Thursday 27 February 2014

Moonchild Gone Bad

On the February 12 episode of NXT we finally got a definitive CJ Parker heel turn. It's been needed for months.

After defeating a no name enhancement worker CJ demanded to know why people don’t love him. Tweaking his character so it was less a generic hippy and more a right wing green guy CJ continued by saying that he reduces, reuses and recycles, all to help the planet. He mentioned that he drives a “fuel efficient Ford Fiesta that gets forty miles to the gallon” and stated that he cares about Mother Earth. Who’s to blame for the planet being in the state it’s in? The “NXT Universe”. His delivery was shaky at points but mostly good and the decision was to adjust his character was the right one. Being a condescending conservationist suits him for more than being a standard issue peace and lovenik.

This was nobody's favourite feud
Since his debut 'The Moonchild' has been either met with disinterest or boos. The reason for this is simple. Hippy characters just aren’t applicable to modern culture. The lifestyle they represent jars with the modern approach to life. It’s why fans cheered Tyler Breeze over Parker. ‘Prince Pretty’ is a more relevant character and so is more relatable. Audiences understand a self-obsessed, narcissitic pretty boy taking selfies. The same can’t be said for a man billed as being from the Moonchild Commune. It didn’t help that Breeze was far more entertaining and assured in his role than Parker was in his.

There’s no obvious reason WWE should have been reluctant to turn Parker. I think it simply comes down to stubbornness. They’d decided he would be a babyface and they weren’t going to change him until they’d tried everything they could to have him accepted in that role. It’s not as though they needed him to be a fan fave. He’s not done anything notable that necessitated he be cheered. It was simply the role he’d been allocated.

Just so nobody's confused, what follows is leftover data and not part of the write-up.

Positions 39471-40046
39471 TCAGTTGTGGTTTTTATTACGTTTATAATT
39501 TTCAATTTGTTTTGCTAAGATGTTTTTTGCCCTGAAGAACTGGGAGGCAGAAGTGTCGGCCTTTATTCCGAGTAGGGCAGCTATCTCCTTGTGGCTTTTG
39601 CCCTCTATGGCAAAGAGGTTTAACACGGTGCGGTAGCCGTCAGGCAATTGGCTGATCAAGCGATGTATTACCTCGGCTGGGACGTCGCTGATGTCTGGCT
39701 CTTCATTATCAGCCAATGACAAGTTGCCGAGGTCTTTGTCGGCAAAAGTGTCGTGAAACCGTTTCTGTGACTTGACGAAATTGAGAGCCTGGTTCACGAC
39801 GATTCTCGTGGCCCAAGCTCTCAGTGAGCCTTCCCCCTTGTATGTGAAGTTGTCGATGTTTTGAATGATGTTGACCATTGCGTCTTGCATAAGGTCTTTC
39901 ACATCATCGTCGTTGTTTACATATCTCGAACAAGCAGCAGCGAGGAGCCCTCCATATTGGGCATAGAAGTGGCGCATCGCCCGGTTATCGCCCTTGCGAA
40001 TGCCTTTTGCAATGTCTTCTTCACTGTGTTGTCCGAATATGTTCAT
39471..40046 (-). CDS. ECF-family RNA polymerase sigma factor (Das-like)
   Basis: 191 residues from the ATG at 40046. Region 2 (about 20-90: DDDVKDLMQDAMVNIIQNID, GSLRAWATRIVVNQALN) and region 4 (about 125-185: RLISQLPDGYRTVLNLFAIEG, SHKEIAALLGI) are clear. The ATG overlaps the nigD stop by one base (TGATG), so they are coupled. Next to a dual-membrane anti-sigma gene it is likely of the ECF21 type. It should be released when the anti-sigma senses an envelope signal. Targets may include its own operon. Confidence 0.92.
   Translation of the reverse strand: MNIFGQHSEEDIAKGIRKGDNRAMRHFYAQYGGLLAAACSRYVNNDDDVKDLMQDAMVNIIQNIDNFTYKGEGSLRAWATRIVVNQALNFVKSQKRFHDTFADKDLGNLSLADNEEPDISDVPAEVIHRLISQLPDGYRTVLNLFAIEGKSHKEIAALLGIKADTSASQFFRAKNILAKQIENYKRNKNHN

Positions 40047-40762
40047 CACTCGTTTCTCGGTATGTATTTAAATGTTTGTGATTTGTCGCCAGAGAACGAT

This is part of a trend in NXT. As regulars at the TV tapings the fans at Full Sail University are largely in the position to dictate who gets presented as what. They selected Big E (Langston) as a top guy and embraced his five count gimmick, which happily coincided with WWE’s plans. But they torpedoed Bo Dallas’s presentation as a babyface, forcing WWE to alter plans. That worked out for the best as it gave Bo the chance to play a face unaware that he’s a heel. It’s a very effective act when done right but it’s something we’ve not seen much of in WWE. He turned out to be good at it and it’s helped him become more over than I think he would have otherwise.

This is a good way of working. Instead of trying to cram guys into roles the audience don’t want to see them in acts are presented and altered accordingly (with a bit of waiting, obviously). It not only makes the NXT show more enjoyable but it also gives the wrestlers the chance to learn how to tweak their characters. That’s a knack that encourages character consistency as wrestlers search for a way to provide a different spin for their character’s actions. That’s useful in coping with multiple face and heel switches, something many will (unfortunately) find themselves subjected to if they make it to WWE or the low budget Florida equivalent that is TNA.

Of course this is possible only because the NXT audience are so in tune with how most viewers feel and because the NXT roster has so many talented wrestlers. If the NXT regulars were really into guys like Mojo Rawley things would be working very differently.

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